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Does Haskell have similar syntactic sugar to Python List Slices?

For instance in Python:

x = ['a','b','c','d']
x[1:2]

gives:

['b','c']

I know Haskell has the (!!) function for specific indices, but is there an equivalent "slicing" or list range function?

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5 Answers

up vote 20 down vote accepted

There's no built-in function to slice a list, but you can easily write one yourself using drop and take:

slice from to xs = take (to - from + 1) (drop from xs)

It should be pointed out that since Haskell lists are singly linked lists (while python lists are arrays), creating sublists like that will be O(to), not O(1) like in python (assuming of course that the whole list actually gets evaluated - otherwise Haskell's laziness takes effect).

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If slice 1 2 ['a','b','c','d'] is too wordy for you, you can also add your own sugar xs !@ (from,to) = slice f t xs, so you can do ['a','b','c','d'] !@ (1,2) –  rampion Jan 4 '11 at 20:18
8  
@rampion: Here's another fun abuse of infix operators: (!>) = drop, (<!) = flip take, ensure the latter has higher fixity. Now you can slice lists like this: 2 !> ['a'..'z'] <! 5 = "cde". That's getting pretty silly though. –  C. A. McCann Jan 5 '11 at 22:20
2  
I like map ("abcd" !!) [1 .. 2] (to get "bc"), even though it's dreadfully inefficient (quadratic) time. ("Like" in the "cute" sense; because of the quadratic, I'd never use it in practice.) –  jon Jan 6 '11 at 1:56
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If you are trying to match Python "lists" (which isn't a list, as others note) then you might want to use the Haskell vector package which does have a built in slice. Also, Vector can be evaluated in parallel, which I think is really cool.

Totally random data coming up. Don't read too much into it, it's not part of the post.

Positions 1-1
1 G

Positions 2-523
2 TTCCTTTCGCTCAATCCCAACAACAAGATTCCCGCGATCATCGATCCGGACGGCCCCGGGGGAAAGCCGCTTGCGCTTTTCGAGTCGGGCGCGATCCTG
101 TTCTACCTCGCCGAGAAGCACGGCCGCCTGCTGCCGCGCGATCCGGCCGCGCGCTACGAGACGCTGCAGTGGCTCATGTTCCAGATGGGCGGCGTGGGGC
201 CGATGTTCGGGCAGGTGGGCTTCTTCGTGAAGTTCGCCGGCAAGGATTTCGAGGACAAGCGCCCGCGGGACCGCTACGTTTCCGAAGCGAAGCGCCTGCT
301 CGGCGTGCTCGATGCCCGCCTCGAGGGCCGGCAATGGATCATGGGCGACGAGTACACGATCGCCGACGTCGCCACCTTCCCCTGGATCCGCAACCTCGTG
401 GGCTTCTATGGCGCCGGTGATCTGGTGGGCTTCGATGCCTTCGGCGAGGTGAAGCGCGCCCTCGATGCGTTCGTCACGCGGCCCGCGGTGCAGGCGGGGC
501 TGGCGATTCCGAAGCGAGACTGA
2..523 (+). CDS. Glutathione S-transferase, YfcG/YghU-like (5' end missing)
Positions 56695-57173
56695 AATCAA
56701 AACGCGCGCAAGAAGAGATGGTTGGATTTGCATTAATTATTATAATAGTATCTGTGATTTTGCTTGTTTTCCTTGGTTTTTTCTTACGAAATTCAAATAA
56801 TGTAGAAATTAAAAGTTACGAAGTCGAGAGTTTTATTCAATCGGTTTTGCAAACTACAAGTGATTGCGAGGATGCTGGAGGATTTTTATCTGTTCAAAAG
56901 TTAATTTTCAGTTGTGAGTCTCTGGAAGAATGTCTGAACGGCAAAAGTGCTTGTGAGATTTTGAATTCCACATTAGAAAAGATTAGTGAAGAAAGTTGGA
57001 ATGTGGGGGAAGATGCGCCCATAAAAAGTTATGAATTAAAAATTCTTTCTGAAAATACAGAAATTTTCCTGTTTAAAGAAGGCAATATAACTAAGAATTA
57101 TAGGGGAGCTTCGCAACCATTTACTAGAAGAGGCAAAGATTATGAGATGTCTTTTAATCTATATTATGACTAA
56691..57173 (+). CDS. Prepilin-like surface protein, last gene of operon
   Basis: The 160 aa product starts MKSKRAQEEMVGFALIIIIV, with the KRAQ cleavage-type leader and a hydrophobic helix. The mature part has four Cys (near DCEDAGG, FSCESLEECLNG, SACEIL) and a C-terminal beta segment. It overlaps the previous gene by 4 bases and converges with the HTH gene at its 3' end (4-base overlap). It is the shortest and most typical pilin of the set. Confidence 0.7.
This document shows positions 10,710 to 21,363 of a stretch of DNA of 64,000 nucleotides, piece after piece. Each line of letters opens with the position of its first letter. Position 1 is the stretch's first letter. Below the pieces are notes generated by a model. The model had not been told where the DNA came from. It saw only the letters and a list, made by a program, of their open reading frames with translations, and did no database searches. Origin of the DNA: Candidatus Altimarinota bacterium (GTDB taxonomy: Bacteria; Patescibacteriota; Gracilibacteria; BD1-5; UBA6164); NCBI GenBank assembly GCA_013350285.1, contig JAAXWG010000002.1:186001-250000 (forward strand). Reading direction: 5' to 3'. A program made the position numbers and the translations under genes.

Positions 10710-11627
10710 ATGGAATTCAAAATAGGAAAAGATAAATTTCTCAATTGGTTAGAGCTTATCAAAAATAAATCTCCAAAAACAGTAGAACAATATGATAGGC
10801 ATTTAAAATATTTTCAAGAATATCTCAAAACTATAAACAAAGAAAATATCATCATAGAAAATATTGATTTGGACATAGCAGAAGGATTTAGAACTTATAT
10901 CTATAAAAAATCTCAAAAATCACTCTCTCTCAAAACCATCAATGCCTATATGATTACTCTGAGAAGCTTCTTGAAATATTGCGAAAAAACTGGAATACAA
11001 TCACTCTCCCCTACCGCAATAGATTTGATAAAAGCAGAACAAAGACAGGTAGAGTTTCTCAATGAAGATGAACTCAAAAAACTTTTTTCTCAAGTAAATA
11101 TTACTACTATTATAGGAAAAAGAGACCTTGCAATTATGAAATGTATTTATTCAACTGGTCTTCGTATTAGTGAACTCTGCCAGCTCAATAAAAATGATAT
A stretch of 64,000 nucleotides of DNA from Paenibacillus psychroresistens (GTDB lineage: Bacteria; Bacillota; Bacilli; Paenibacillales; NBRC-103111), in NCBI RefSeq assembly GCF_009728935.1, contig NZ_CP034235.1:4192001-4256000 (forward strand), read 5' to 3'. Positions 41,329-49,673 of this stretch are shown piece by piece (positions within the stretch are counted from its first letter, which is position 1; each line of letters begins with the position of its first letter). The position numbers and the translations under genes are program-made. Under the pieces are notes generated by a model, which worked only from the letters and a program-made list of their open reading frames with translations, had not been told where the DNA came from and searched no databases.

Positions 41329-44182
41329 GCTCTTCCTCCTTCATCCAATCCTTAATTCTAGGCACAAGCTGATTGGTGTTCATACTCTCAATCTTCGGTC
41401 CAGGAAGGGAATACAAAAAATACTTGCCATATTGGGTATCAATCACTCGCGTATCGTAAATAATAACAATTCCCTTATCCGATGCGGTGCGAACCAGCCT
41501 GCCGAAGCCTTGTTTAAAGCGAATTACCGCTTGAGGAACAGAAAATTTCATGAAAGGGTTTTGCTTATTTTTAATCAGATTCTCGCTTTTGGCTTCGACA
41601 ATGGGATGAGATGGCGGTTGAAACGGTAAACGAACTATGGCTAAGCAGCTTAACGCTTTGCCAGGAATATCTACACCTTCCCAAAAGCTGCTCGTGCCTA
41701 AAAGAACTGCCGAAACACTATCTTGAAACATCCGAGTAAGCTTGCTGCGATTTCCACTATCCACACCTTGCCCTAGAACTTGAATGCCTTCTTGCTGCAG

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That is really cool. Thanks for pointing me to it. –  Jon W Jan 4 '11 at 21:19
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No syntactic sugar. In cases where it's needed, you can just take and drop.

take 2 $ drop 1 $ "abcd" -- gives "bc"
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I don't think one is included, but you could write one fairly simply:

slice start end = take (end - start + 1) . drop start

Of course, with the precondition that start and end are in-bounds, and end >= start.

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Obviously my foldl version loses against the take-drop approach, but maybe someone sees a way to improve it?

slice from to = reverse.snd.foldl build ((from, to + 1), []) where
   build res@((_, 0), _) _ = res  
   build ((0, to), xs) x = ((0, to - 1), x:xs)  
   build ((from, to), xs) _ = ((from - 1, to - 1), xs)
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